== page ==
The angel of the Eastern Gate put his wings over his head to shield himself from the first drops.
“I’m sorry,” he said politely. “What was it you were saying?”
“I said, that one went down like a lead balloon,” said the serpent.
“Oh. Yes,” said the angel, whose name was Aziraphale.
“I think it was a bit of an over-reaction, to be honest,” said the serpent. “I mean, first offence and everything. I can’t see what’s so bad about knowing the difference between good and evil, anyway.”
“It must be bad,” reasoned Aziraphale, in the slightly concerned tones of one who can’t see it either, and is worrying about it, “otherwise you wouldn’t have been involved.”
“They just said, Get up there and make some trouble,” said the serpent, whose name was Crawly although he was thinking of changing it now. Crawly, he had decided, was not him.
“Yes, but you’re a demon. I’m not sure if it’s actually possible for you to do good,” said Aziraphale. “It’s down to your basic, you know, nature. Nothing personal, you understand.”
— p. vii
In contrast to his demonic counterpart, Aziraphale is very hesitant to question the general state of cosmic affairs — although that doesn’t mean he isn’t possessed of the urge to do so, as that characteristic manifests itself as early as the Edenic example above. While Aziraphale did not Fall, he has Sauntered Vaguely Downwards in the sense that he has managed to earn himself the job of being stationed on Earth as Crowley’s opposite number. And, while the job should probably seem unenviable to any angel, it seems to suit Aziraphale just fine.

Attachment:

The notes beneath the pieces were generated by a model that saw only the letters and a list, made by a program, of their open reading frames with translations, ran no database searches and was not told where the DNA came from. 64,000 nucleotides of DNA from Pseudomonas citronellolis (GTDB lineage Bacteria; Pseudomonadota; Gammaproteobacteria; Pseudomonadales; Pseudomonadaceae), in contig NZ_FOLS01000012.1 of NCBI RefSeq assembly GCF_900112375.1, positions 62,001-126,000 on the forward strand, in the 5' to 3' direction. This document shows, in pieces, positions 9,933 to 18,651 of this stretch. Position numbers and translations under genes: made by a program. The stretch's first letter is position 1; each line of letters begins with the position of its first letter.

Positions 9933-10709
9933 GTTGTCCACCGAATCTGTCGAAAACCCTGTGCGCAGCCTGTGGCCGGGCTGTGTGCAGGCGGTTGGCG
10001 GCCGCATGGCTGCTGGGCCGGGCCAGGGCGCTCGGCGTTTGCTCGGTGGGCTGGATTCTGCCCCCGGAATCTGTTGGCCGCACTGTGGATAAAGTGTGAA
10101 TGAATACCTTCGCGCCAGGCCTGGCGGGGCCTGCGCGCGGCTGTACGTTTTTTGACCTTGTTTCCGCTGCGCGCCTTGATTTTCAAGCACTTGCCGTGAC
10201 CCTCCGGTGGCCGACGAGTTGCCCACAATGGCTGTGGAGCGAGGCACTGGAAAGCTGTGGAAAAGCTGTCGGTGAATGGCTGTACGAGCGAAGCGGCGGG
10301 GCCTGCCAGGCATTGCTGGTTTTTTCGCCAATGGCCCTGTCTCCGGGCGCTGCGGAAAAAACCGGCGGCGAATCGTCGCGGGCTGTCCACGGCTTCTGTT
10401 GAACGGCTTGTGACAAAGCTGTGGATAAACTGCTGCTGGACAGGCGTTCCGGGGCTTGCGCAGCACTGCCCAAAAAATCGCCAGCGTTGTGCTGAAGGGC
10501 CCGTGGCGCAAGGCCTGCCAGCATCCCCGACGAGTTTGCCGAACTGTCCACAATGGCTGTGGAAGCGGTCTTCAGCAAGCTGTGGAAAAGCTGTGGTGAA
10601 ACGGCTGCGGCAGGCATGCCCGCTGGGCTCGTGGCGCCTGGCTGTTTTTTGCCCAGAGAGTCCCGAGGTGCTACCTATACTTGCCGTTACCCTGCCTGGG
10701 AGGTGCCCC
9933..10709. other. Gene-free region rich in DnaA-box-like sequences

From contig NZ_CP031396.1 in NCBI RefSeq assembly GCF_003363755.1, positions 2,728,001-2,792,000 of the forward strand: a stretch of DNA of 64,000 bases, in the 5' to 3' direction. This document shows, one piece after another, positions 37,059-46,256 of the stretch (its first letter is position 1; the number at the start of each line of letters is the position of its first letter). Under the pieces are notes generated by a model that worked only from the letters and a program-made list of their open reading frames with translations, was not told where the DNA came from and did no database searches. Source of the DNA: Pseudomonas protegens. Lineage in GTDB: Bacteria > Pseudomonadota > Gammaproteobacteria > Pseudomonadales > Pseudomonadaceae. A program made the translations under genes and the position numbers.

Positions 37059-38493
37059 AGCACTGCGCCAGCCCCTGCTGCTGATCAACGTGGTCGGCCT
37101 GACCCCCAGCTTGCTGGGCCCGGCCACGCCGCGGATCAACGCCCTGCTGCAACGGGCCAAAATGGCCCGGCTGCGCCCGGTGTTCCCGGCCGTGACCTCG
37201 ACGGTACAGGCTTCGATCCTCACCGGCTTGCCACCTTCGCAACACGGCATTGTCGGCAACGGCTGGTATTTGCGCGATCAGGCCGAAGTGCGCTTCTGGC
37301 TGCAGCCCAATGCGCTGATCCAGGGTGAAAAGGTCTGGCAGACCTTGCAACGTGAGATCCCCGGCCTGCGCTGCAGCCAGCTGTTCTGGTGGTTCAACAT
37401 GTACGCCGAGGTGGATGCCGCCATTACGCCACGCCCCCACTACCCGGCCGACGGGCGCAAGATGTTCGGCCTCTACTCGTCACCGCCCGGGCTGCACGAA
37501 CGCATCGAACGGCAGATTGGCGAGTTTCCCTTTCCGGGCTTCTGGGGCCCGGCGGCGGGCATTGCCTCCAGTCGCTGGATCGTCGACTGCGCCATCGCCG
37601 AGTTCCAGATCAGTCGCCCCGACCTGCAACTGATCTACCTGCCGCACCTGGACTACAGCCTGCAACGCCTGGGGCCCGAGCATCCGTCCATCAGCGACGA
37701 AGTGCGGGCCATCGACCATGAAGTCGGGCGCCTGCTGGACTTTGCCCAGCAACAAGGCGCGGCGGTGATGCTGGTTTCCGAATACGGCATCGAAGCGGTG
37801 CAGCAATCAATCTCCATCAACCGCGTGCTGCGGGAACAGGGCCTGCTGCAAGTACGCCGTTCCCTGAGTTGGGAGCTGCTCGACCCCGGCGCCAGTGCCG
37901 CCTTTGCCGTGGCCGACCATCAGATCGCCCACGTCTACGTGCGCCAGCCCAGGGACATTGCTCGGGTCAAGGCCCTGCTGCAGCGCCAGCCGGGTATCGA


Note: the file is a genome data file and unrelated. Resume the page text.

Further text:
Aziraphale, it would seem, has been in human form (or something like it) since the beginning. However, his present-day appearance is the one we’re given in the fullest detail, except for the fact that it’s not as specific as Crowley’s:
Aziraphale spread his elegantly-manicured hands. (25)
Aziraphale straightened his tie. (32)
[Aziraphale’s] magician’s coat had been a little dusty, but it felt good once it was on. (43, also a “battered old top hat” later on the page, and on 45 the coat is referred to specifically as a “frock coat”)
“Tartan is stylish.” (57)
Angels had certain moral standards to maintain and so, unlike Crowley, he preferred to buy his clothes rather than wish them into being from raw firmament. And the shirt had been quite expensive. (63)
Many people, meeting Aziraphale for the first time, formed three impressions: that he was English, that he was intelligent, and that he was gayer than a tree full of monkeys on nitrous oxide. (103)
Aside from this disparate handful of references, there is no place in the book that gives a single coherent picture of his appearance. It seems likely that Aziraphale is somewhat heavier than Crowley, though, as his hands are described as “plump” (63) and he seems to take mild offense at Crowley’s Compline/slimming aid joke (58) — but it’s difficult to tell exactly on whose behalf he’s more offended, his own or the nuns’.
Aziraphale’s home life, unlike Crowley’s, seems to consist more of his workplace than an actual place of residence. We see Aziraphale spend enormous amounts of time sitting in the back room of his Soho bookshop poring over Agnes Nutter‘s Nife and Accurate Prophecies, and the only conclusion that can be drawn from this is that he’s reasonably comfortable with only a kitchenette for making tea and hot cocoa and a desk and/or table for sitting. The bookshop has a second floor — it collapses on Crowley’s head when the building is burning (172) — but we are never given a clear picture as to how many and what sort of rooms comprise it, not even after Adam has restored everything to its former state. However, we do know that Aziraphale keeps his bookshop in much the same condition as most used-book sellers keep their shops: dusty, musty, and ill-lit. He also owns a “cheap, slow, plasticky” computer that is “ideal for the small businessman,” which he uses for doing his accounts (103).